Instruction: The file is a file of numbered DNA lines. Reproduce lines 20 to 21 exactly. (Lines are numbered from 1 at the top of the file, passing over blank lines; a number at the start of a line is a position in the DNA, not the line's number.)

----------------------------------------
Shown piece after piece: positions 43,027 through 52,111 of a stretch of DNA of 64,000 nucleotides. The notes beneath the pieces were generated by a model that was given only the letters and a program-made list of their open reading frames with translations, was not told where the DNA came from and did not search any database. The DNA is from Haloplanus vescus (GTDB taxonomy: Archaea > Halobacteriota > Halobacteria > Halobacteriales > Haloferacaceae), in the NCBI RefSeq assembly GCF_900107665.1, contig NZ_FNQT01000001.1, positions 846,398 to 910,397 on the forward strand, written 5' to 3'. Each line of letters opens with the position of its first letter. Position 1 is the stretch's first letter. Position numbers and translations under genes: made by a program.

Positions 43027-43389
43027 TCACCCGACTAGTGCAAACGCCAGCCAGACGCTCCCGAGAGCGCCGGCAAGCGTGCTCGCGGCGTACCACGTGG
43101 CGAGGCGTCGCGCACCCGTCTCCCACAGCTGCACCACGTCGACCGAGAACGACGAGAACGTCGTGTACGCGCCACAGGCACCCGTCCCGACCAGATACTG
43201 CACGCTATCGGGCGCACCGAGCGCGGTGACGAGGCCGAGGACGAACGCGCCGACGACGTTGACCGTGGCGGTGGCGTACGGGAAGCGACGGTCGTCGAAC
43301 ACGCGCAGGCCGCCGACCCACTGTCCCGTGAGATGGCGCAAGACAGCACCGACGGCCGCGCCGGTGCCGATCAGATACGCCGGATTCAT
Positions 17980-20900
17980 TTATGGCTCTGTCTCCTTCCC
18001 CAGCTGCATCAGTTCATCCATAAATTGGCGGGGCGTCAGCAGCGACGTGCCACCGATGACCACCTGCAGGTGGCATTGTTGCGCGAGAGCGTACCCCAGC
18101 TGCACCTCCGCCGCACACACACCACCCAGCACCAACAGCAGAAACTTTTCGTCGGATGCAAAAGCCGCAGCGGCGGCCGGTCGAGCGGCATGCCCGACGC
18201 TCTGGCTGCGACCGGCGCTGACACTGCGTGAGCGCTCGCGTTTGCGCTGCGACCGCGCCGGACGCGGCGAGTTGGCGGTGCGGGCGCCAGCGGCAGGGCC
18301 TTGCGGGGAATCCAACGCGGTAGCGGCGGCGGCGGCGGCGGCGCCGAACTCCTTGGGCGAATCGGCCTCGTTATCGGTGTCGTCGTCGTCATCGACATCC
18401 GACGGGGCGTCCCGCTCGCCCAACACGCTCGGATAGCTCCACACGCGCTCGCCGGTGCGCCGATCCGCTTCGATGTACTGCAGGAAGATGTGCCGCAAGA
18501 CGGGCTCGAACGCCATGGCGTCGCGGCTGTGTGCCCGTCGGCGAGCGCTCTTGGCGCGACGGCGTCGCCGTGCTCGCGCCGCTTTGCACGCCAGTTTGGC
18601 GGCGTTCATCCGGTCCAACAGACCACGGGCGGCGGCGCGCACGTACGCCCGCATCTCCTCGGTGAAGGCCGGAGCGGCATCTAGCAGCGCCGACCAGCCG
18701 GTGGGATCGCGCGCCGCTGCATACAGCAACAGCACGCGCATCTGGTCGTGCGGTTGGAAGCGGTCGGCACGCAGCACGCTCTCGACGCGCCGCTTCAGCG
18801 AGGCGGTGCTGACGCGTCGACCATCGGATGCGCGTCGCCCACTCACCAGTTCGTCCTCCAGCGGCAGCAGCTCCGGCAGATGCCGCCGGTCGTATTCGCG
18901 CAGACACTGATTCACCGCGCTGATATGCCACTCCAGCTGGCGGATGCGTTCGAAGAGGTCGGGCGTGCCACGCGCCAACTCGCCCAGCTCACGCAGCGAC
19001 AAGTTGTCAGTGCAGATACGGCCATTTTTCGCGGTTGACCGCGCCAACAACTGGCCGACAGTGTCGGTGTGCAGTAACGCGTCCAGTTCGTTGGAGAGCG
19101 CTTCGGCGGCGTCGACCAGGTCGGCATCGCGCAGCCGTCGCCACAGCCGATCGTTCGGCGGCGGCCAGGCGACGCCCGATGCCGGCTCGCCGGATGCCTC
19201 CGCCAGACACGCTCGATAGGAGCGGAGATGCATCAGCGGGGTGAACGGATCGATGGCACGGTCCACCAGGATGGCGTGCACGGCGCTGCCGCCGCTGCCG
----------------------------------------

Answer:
19101 CTTCGGCGGCGTCGACCAGGTCGGCATCGCGCAGCCGTCGCCACAGCCGATCGTTCGGCGGCGGCCAGGCGACGCCCGATGCCGGCTCGCCGGATGCCTC
19201 CGCCAGACACGCTCGATAGGAGCGGAGATGCATCAGCGGGGTGAACGGATCGATGGCACGGTCCACCAGGATGGCGTGCACGGCGCTGCCGCCGCTGCCG